Grizzly, Gophers, & Thistle
Changing ecosystems, changing perceptions: telling the story of grizzlies, gophers, and thistles in Yellowstone through a scientist's own observations
YERC founder Bob Crabtree knew right away that the evolution of a new ecosystem he was observing in Yellowstone's Lamar Valley would be big news. That's why he went straight to the New York Times.
In March 2008, Jim Robbin's article, "In a warmer Yellowstone Park, a shifting environmental balance," described how the proliferation of an invasive plant—the Canada thistle—was a boon for northern pocket gophers: mini-landscape engineers that till the soil to the benefit of thick-rooted plants like the thistle, effectively farming the plants they like to eat. This in turn benefited grizzly bears that dig up the gopher's painstakingly stocked larders—and sometimes the gophers themselves as well. As once marshy areas in the Lamar dried out with a drought beginning in the 2000s, the thistle, pocket gophers, and grizzly bears spread across the landscape.
After walking through the Lamar with Bob, Jim was able to capture the complexity of the new ecosystem in his widely read article as well as the look and feel of the valley itself.
It was a story that illustrated the seriousness of climate change as well as the wonders of nature and science.
It was a realtime, realworld example of how climate change was impacting a pristine ecosystem, and how that ecosystem was responding. It was a story that illustrated the seriousness of climate change as well as the wonders of nature and science.
It was also an unconventional way for a scientist to go public with a finding: at the conception of an idea rather than at the end of the rigorous process of data collection, hypothesis testing, and review. Yet the plausibility of the idea was corroborated by other scientists quoted in the article. And the ecological components of this new ecosystem—the relationship between grizzlies and gophers, that between gophers and the plants they eat, the adaptability of grizzly feeding behavior across their vast landscape—are well documented in the scientific literature. As policymakers considered removing U.S. Endangered Species Act protection for the bears, Bob felt that his observations were worthy of immediate attention. He also felt confident in their credibility, knowing they would be backed up by the research he called for.
Scientists are often afraid of losing their credibility by broaching the thin line between researching conservation’s issues and advocating for the issues they are researching. Even more, they are afraid of being wrong. And perhaps rightly so: Paul Voosen's Greenwire article, "Scientists struggle with limits—and risks—of advocacy," describes social science experiments involving the work of well known climate change scientists and advocates. They find that the general public does indeed perceive a well defined, and often preconceived, boundary of what scientists are and are not allowed to say and do in the public eye. The article even quotes one scientist warning others to be cautious of their opinions as private citizens, much less as representatives of research organizations deeply involved in the issues.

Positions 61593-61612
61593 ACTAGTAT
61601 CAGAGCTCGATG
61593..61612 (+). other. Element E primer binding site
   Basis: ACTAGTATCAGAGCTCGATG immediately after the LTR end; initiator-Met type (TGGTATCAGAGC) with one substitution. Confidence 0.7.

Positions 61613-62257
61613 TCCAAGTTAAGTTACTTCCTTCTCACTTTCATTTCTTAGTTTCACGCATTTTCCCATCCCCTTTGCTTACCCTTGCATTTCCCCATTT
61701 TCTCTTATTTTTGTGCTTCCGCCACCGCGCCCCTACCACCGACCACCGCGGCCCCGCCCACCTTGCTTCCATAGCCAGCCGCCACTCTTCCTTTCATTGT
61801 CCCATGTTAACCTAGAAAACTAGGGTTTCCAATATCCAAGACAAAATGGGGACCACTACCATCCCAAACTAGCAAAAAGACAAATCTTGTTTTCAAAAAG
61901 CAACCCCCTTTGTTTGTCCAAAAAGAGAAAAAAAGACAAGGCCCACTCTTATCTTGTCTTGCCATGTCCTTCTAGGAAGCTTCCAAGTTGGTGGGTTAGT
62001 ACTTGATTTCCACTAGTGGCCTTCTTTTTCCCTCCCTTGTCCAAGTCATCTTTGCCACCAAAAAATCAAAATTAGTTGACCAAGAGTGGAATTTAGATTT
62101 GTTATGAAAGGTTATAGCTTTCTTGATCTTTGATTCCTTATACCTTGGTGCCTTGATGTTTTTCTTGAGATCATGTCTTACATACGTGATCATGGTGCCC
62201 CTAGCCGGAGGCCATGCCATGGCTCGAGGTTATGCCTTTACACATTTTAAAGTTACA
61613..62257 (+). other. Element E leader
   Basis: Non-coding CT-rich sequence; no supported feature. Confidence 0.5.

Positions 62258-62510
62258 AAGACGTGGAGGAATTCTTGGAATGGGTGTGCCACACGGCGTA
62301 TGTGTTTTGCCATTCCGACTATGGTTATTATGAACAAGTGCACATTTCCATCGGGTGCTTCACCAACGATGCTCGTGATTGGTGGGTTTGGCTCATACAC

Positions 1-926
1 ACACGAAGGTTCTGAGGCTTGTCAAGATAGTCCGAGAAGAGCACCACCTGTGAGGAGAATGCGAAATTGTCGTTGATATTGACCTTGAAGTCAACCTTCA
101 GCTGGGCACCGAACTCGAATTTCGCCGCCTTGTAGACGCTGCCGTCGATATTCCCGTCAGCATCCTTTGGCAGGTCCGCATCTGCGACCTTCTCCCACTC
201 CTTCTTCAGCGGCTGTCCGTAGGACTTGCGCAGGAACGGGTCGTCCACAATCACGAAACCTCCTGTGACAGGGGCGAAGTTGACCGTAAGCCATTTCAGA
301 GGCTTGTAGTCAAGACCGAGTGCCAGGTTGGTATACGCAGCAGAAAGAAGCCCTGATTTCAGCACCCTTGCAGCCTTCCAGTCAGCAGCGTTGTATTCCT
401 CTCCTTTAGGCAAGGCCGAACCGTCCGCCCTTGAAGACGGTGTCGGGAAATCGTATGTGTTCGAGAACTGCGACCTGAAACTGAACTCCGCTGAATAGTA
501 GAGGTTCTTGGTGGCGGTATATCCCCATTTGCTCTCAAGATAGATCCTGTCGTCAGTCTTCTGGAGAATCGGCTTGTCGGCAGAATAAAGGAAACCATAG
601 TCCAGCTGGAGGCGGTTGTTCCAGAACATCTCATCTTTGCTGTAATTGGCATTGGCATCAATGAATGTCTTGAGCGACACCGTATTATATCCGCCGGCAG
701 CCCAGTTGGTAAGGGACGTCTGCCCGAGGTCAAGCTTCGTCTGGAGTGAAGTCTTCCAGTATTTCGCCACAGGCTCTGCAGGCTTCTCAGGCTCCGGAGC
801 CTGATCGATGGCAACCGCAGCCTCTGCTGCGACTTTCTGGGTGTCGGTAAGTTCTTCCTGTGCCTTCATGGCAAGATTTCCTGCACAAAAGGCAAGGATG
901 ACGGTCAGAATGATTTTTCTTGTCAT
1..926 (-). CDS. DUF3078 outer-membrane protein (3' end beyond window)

But this is an unhealthy and unfair relationship between science and society. For everyday people to become involved in science, they need to think like scientists: they need to observe, question, and always be open to new ideas. And for science to be open and accessible to everyday people, it needs to open up about the scientific process, not just the results.
For everyday people to become involved in science, they need to think like scientists: they need to observe, question, and always be open to new ideas.
Errors, unknowns, assumptions, and biases are things that all scientists deal with everyday, yet admitting their existence to the public is treated as taboo. Alternative hypotheses are likewise hidden from view, and with them the reality of greater complexity than even these great scientists are capable of understanding, much less describing.
So rather than go along with this unhealthy relationship, Adaptive Ecologists need to be upfront about their work from start to finish, inviting others to observe, comment, and contribute at any stage. You never know what kind of novel ideas may come from an unexpected direction, or what new connections can lead to impactful research. The public likewise needs to break down the barriers banning scientists from our common discourse and isolating science from our everyday lives. Transparency and involvement are needed for that to happen.
We will continue to make our research transparent and available to everyone from the first observations in the field to its final tested and peer-reviewed outcome. And even though this may have seemed unconventional almost a decade ago, we are not alone today. In February 2016, Nobel Prize laureate biologist Carol Greider published her findings online before a traditional scholarly journal, a new trend with a growing acceptance that Amy Harmon wrote about in another New York Times article, "Handful of biologists went rogue and published directly to Internet."
As Bob was describing the "new ecosystem" to the newspaper writer back in 2008, they had no way of knowing that they themselves were part of a new and evolving social system driven by the interaction of people and science.